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A reflection at the prospect of the coronavirus

We do not know what to do, but our eyes are on you.” 2 Chronicles 20 v12

This might almost seem to be the Bible verse for the moment, as individually and internationally, we are faced with the rapid global spread of the coronavirus, and its impact on daily life at every level. Whilst our nation has not been “shut down” (yet), as has happened in Italy and indeed in Wuhan province in China where everything started, who knows what measures will be imposed on us, and what choices we will have?

Jehoshaphat was the king of Judah at the time of a national crisis, with who knew what coming at and against him and his people. Ostensibly, it was a military invasion that they faced, but as the king reflects in a speech in front of the gathered people which is also a prayer before the Lord Almighty, the calamity coming could also be “the sword of judgement, or plague or famine” (v9). Plague seems to be the appropriate description of what we are facing today.

But even as the king admits that he is uncertain what is the right course of action (v12 above), he has already, let’s note, gathered his people before the Lord in assembly. He was “alarmed” (v3), but, we also read, he resolved at once both to enquire of the Lord (i.e. to pray!), and to get the people to fast (as a discipline closely related to praying). Prayer, even without fasting, would be an appropriate response for us, and perhaps in the season of Lent, prayer with fasting (even at some level) might be what we can offer, especially if we find ourselves self-isolated (a form of fasting is to set oneself apart physically, away from others – and we see Jesus doing just this too, if not quite for the same reason!).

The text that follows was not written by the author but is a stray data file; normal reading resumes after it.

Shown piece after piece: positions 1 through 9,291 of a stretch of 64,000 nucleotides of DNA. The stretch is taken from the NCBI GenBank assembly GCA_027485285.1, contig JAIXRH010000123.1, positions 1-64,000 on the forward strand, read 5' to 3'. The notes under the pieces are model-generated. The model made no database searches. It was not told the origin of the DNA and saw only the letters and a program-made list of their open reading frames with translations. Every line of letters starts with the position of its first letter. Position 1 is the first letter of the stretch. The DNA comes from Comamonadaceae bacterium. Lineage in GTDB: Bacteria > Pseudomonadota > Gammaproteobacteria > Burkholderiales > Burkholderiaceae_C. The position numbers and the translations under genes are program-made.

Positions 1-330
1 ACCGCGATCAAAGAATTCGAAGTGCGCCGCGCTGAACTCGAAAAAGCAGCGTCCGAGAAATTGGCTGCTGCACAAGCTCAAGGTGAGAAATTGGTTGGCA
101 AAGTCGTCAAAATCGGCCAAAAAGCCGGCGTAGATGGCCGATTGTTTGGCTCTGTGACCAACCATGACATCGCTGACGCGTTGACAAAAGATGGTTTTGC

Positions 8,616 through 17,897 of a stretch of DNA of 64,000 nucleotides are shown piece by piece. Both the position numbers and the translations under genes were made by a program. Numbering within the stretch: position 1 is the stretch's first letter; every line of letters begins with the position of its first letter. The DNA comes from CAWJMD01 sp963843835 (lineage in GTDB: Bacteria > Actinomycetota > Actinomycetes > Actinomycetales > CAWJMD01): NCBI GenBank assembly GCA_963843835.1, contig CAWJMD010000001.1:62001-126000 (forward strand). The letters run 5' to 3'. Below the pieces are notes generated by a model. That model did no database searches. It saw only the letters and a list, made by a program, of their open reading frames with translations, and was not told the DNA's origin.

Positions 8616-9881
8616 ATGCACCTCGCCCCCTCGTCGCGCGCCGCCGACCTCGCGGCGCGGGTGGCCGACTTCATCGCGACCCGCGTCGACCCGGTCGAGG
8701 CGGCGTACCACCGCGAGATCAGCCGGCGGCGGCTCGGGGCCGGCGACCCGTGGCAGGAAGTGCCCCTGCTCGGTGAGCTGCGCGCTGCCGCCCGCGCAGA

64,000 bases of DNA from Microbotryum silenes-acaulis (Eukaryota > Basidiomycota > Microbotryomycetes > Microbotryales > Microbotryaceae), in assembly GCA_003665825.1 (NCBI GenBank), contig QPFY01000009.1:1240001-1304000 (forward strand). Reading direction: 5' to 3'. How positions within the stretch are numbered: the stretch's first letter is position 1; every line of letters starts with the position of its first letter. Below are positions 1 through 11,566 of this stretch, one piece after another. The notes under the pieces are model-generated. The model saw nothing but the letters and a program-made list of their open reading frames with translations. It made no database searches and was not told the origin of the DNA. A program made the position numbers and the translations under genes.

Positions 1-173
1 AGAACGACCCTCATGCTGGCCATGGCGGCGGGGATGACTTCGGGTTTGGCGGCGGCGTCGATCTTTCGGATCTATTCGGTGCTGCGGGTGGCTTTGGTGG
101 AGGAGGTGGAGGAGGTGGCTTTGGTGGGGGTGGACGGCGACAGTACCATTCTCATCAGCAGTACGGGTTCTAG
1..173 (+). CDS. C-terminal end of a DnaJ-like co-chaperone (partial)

The Old Testament story is told to its conclusion, and it’s a happy ending for the people of Judah (at least on this occasion!), and we are still towards the beginning of our story, it would seem. But is there some comfort and encouragement for us today from this chapter from ancient history?

I think there may be, not least as one Jahaziel shares a prophetic word reminding the king and his people that they should not be afraid. Yes, this is another of the 365 occasions in Scripture where the word of God bids us not be fearful or anxious, even faced by a vast and threatening army. However Jahaziel goes further: “The battle is not yours but God’s.” (v15)

The response of the king and of the people is praise and worship, some physically prostrate and others calling out at the top of their voices; there is singing, there is celebration, in the faith that God’s deliverance will be theirs, his victory will be shared with them. What an expression of faith and trust – it’s not blind and wishful thinking, it’s one of the high points of the journey of this people with their God!

And nor is it blind and wishful thinking for us, especially when we live in the light and hope of the resurrection of Jesus!

The episode does include a scene of devastation and death, as the opponents of the people of Judah are taken down to a one, and yes, questions may be prompted about the nature of such a partisan and exclusive god as we see in some of the Old Testament narratives. It seems likely that the death toll from the coronavirus will rise considerably from the ten, the UK’s figure, at the time of writing, with approaching 5,000 deaths worldwide (although there are also almost 70,000 cases recorded of recovery from the virus out of the 130,000 cases documented!). In what was perhaps a less than encouraging message our Prime Minister has indicated that for more of us than we might like there will be deep personal sadness because of this virus and its deadly spread.

But even in the face of death, we can have hope; we believe in resurrection, and we believe in Jesus who says: I am the resurrection and the life. The one who believes in me will live, even though they die; and whoever lives by believing in me will never die. (John 11, 25&26)

By the grace and mercy of God, let us today choose faith over fear, and let us choose praise over problems; the battle belongs to the Lord.


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